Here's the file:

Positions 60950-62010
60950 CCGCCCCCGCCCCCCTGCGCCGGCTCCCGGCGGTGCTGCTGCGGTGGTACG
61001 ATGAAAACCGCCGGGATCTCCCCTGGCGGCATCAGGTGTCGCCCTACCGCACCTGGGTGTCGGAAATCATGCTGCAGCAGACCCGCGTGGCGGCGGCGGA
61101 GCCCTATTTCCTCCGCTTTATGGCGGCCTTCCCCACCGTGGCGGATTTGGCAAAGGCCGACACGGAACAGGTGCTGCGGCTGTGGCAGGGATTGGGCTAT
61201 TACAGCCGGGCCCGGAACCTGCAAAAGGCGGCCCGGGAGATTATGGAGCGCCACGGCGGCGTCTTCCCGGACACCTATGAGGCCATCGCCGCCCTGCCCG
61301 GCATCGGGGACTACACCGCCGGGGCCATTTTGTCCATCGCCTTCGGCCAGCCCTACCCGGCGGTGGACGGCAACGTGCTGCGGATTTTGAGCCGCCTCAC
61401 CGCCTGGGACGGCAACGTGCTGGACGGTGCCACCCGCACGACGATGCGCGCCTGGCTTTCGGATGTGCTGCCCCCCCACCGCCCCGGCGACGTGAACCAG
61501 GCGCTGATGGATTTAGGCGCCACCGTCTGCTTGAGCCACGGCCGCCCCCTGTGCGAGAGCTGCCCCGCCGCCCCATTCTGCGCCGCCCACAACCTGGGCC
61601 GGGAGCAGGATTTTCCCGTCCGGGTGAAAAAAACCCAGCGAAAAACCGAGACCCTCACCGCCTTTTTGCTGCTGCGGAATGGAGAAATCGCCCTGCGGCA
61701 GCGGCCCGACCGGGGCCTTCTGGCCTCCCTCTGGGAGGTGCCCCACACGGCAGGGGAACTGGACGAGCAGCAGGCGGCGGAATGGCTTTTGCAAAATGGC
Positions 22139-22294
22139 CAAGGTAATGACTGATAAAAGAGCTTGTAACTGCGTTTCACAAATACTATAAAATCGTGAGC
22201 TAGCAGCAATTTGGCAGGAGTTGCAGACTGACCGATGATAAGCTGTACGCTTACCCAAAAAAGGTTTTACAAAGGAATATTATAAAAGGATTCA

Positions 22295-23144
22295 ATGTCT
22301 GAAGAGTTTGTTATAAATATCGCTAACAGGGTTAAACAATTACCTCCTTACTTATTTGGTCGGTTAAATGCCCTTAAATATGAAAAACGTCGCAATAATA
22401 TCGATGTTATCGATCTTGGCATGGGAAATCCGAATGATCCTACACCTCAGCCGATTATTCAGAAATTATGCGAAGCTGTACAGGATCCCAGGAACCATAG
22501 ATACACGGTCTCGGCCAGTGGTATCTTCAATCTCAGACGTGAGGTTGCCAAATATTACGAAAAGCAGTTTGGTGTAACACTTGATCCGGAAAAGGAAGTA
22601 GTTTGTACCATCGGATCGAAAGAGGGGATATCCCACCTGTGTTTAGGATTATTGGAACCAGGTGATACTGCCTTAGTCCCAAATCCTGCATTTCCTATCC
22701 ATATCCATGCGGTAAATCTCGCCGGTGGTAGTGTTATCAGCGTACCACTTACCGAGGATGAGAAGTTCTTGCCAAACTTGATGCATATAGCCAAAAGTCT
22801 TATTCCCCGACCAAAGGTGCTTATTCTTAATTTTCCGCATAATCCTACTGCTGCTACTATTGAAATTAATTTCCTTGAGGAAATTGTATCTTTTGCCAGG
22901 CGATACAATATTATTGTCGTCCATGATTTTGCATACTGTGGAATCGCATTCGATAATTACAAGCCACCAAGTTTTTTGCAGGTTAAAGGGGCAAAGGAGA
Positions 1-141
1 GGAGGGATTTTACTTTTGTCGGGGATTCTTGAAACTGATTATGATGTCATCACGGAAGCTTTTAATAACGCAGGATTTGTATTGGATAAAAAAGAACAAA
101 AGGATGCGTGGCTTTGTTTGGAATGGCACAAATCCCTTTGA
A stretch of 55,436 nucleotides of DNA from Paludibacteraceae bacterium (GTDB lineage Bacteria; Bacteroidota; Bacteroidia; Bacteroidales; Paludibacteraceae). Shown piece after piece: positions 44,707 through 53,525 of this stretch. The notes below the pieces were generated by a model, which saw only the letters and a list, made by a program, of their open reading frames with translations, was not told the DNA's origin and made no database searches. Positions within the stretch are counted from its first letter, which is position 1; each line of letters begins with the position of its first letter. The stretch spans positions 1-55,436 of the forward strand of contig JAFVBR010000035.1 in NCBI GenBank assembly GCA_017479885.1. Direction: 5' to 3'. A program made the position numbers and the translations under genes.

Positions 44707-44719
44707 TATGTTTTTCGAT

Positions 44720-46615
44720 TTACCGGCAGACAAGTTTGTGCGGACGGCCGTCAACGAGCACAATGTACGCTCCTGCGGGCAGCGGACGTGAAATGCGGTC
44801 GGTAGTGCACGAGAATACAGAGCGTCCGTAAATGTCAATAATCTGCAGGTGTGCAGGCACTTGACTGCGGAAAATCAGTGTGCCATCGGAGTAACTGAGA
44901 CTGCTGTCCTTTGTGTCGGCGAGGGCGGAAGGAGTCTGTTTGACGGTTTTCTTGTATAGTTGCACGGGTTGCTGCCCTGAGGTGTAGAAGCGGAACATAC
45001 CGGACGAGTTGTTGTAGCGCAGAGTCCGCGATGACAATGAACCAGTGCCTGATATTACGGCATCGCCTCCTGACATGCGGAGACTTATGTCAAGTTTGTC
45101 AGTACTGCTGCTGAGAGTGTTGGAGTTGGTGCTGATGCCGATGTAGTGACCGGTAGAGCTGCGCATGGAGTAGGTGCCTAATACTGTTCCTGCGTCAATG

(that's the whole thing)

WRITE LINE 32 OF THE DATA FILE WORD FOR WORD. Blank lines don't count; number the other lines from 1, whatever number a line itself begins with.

44901 CTGCTGTCCTTTGTGTCGGCGAGGGCGGAAGGAGTCTGTTTGACGGTTTTCTTGTATAGTTGCACGGGTTGCTGCCCTGAGGTGTAGAAGCGGAACATAC